On The Impermanence of All Things

Nothing is Forever Orastories

450 million years ago, there were about 415 days in a year. 4 billion years ago, the moon was 10 times closer to the Earth than it is today, and a day was approximately 6 hours long.

Scientists have observed these changes and based them upon the interaction — a celestial dance — between the Earth and the moon. (If you want to listen to the full Radiolab podcast on this topic, click here).

This information is intriguing and compelling to think about just on its own. But it also leads to a more philosophical point about the nature of life itself.


Nothing is Forever

  • Diamonds
  • The Earth
  • The Sun
  • The Moon
  • Time
  • Life

These are all things that we take for granted to one extent or another as “forever.” I’ve always found the human mind to be incredibly fascinating because so many of us live our lives with a subconscious belief that we will live forever.

That is, until we are directly confronted with the reality of our own impending demise. I think that this default pattern of thinking is inherently linked to being a human being. We view death as “that thing” that happens to people we read about or hear about — and sometimes even people we know — but don’t truly believe that it will happen to us. And this is why so many people put of their dreams; this is why people don’t travel; this is why people don’t set goals; this is why people squander their most precious resource: time.

We also assume that the celestial bodies on which we reside will always exist, and will always remain the same. However, even stars and planets have limited life cycles. Even if takes billions of years, stars get hotter and hotter and then eventually explode. And our sun is no exception to this life cycle. In terms of our Earth, once the sun — the very source of our life — is gone, so goes the Earth as well. But that is billions of years away, and won’t affect me or probably anyone who ever reads this. But is important is the fact that even today the nature of our reality is changing. Our continents are spreading farther and farther apart; species are dying off; the moon is moving a few inches away every year. Nothing is fixed. Nothing is forever. Everything about our world is constantly in flux.


Embracing that Life is Change

It’s a strange thought to embrace that nothing in our reality is truly eternal. The very framework on which we hang our confidence and beliefs aren’t truly there. But in a way, that fact makes life that much more valuable. If we truly embrace that life is constantly changing — that what we have today may slip away tomorrow – this understanding will make us act, make us appreciate, and make us love. 

People are fantastic at embracing the moment when they fully understand that its fleeting. That’s why vacations are so amazing. That’s why summer romance is so exhilarating. We fully realize and fully appreciate that the opportunity that we’ve been presented with will definitely fade away. But honestly, that’s the nature of life as a whole. Life is scarce. Opportunity is scarce. The opportunity to take a journey or to love something is nothing trivial. It’s a propitious invitation that could fade away at any moment. For the best parts of life are a perfect storm of all of the right conditions:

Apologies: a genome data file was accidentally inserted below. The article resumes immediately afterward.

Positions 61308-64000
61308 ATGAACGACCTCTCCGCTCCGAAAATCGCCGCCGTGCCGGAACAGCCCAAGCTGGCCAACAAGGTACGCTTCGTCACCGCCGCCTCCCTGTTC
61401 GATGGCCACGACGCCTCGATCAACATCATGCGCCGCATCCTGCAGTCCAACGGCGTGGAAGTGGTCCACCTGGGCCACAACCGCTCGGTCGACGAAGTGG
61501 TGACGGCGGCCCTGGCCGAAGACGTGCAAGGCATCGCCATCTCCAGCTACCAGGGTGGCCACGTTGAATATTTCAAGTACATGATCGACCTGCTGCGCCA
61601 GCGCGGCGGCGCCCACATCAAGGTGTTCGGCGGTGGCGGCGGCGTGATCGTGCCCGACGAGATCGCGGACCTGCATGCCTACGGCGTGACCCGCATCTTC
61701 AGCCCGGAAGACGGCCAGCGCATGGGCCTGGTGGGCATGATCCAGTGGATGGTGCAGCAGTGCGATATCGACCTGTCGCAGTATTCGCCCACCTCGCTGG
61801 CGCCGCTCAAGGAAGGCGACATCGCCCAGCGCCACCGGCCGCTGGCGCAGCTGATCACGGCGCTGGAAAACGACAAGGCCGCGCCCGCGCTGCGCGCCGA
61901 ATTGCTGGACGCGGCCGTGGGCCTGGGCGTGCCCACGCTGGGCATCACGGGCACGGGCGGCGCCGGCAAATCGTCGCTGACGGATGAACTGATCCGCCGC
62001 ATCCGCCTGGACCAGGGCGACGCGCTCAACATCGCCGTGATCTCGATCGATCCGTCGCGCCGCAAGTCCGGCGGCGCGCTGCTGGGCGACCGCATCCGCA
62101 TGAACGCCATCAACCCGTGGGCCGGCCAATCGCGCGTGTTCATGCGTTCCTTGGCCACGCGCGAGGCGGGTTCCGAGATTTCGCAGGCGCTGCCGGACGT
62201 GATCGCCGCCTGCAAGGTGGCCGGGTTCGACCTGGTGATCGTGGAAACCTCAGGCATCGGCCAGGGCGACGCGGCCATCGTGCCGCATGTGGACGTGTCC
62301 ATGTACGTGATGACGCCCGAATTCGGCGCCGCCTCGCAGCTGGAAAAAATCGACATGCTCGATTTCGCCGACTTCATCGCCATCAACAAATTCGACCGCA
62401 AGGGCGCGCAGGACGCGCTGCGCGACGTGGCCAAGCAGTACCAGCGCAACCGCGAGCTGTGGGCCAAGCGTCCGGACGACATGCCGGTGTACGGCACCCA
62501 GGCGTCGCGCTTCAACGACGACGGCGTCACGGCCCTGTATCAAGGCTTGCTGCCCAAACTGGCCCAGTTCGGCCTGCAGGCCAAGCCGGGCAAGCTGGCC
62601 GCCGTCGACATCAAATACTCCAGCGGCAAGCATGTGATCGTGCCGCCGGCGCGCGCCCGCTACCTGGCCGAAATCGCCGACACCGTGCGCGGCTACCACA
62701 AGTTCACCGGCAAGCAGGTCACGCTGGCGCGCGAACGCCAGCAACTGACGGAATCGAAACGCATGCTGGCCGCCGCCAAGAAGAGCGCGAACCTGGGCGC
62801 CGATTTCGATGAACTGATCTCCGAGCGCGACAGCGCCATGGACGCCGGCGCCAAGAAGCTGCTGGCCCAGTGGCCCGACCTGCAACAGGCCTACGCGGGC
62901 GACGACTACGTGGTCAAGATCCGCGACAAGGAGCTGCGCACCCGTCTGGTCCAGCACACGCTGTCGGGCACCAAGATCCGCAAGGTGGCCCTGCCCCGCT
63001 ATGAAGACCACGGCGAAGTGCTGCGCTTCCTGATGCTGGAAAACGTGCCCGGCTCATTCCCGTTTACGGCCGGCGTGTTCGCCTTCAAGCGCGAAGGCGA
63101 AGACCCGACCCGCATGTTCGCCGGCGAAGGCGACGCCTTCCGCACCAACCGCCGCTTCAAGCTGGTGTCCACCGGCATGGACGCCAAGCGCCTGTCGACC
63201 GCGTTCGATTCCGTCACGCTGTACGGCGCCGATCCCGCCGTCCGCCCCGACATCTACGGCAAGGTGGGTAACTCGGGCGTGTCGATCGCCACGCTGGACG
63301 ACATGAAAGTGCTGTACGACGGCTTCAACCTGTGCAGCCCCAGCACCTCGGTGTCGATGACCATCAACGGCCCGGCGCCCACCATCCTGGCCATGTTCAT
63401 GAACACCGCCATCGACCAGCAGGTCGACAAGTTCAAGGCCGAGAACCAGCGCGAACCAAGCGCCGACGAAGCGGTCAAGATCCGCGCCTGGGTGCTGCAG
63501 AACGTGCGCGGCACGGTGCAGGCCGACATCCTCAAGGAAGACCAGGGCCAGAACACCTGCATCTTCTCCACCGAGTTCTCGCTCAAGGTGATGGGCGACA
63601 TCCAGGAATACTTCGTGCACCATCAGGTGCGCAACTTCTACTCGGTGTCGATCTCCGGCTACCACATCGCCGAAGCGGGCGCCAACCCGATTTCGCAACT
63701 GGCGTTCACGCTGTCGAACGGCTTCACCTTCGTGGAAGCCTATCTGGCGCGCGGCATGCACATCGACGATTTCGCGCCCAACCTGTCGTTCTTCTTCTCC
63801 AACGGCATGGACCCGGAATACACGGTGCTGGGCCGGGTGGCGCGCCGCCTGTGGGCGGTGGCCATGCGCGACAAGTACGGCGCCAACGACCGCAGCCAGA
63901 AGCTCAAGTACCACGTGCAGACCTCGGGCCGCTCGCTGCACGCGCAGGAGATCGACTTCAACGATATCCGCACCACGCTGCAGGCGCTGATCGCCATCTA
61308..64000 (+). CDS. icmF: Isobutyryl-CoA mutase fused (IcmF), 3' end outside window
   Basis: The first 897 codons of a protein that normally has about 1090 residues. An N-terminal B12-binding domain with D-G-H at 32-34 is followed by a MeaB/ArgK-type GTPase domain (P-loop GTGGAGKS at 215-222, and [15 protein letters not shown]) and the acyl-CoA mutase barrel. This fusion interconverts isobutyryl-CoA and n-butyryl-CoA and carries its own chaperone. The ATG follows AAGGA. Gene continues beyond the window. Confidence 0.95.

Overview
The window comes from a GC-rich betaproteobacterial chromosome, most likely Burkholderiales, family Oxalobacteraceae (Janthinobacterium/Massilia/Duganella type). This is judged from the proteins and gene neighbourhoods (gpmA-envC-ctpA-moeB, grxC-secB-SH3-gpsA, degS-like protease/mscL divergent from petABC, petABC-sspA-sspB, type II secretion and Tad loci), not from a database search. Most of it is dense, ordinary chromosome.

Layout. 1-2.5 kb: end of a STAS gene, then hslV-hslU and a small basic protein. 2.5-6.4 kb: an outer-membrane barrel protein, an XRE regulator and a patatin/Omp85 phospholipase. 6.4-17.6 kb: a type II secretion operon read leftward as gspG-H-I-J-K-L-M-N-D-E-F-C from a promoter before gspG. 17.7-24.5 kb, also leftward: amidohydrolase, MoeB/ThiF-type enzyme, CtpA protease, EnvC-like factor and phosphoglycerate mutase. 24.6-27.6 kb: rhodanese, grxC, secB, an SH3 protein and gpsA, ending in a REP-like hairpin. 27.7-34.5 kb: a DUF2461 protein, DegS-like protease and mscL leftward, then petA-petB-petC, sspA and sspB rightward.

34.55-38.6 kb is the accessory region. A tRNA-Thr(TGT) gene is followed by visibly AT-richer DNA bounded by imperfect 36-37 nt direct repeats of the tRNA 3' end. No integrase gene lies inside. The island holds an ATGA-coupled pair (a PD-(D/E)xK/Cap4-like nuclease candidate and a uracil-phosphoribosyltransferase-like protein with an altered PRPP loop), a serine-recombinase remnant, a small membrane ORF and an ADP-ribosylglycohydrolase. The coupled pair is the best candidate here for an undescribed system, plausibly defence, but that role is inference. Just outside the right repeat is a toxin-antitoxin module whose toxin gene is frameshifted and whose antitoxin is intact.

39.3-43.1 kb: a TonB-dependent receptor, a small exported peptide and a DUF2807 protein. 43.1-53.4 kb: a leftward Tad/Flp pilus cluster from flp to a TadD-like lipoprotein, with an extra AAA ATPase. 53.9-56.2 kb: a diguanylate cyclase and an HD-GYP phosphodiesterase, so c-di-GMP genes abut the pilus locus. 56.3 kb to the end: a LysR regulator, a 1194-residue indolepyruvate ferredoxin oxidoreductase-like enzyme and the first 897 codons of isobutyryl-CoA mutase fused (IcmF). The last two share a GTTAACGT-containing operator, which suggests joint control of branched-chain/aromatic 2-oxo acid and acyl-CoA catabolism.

• The right location
  • The right time
  • The right age
  • The right people
  • The right amount of luck

And to take that for granted is to take life itself for granted. And life should never be taken so lightly. This knowledge should make us fiercely live and boldly step out into the unkown because we may never have the chance again.

Not only should this fill us with a deep passion to live to the fullest, but it should also fill us with hope. Since things are always changing, there is always a hope for what will be in a the future. This idea truly excites me. It’s what drives me. The curiosity to see where the road of life will take me and those around me is an incredibly exciting thought.


Letting Go

One of my favorite books is Comfortable with Uncertainty  by Buddhist monk Pema Chodron. Buddhist doctrine is grounded in the of detachment: the idea of letting go. This shouldn’t be conflated with not caring about people or not being fully present to the moment. In fact, it’s just the opposite. It means having a greater awareness to what is happening in the present. But, this awareness contains an inherent understanding that things will change regardless of whether or not you want them to.

And since things will change inevitably, we are encourage to embrace that change, and appreciate what was while embracing what will be. The Buddhist practice of mandala art speaks exactly to this very fact. Monks will spend days making a very intricate sand art piece — placing one grain at a time — and then will simply blow it away upon completion.

Around the 1000′s the Japanese started righting poetry that was steeped in an idea called mono no aware or “a sensitivity to things.” It’s an acceptance of the fact that nothing is forever; and it’s an expression of a deep sadness of the loss of beauty.

Nothing about letting go is easy. But I’ve always said and believed that life is but a series of lessons on letting go. And part of being able to let go is appreciating what we have now, and looking forward to what we will have in the future. Because no matter what you do, things are not fixed. Not life situations, not the seasons, not even the Earth itself.

So what will you do? What will you do with your time? What will you do with your opportunities? What will you do with your life? Because things are constantly changing. Life is constantly transforming and transfiguring.

So as the Japanese would say: live for today, while looking forward to tomorrow. 

Brenton Weyi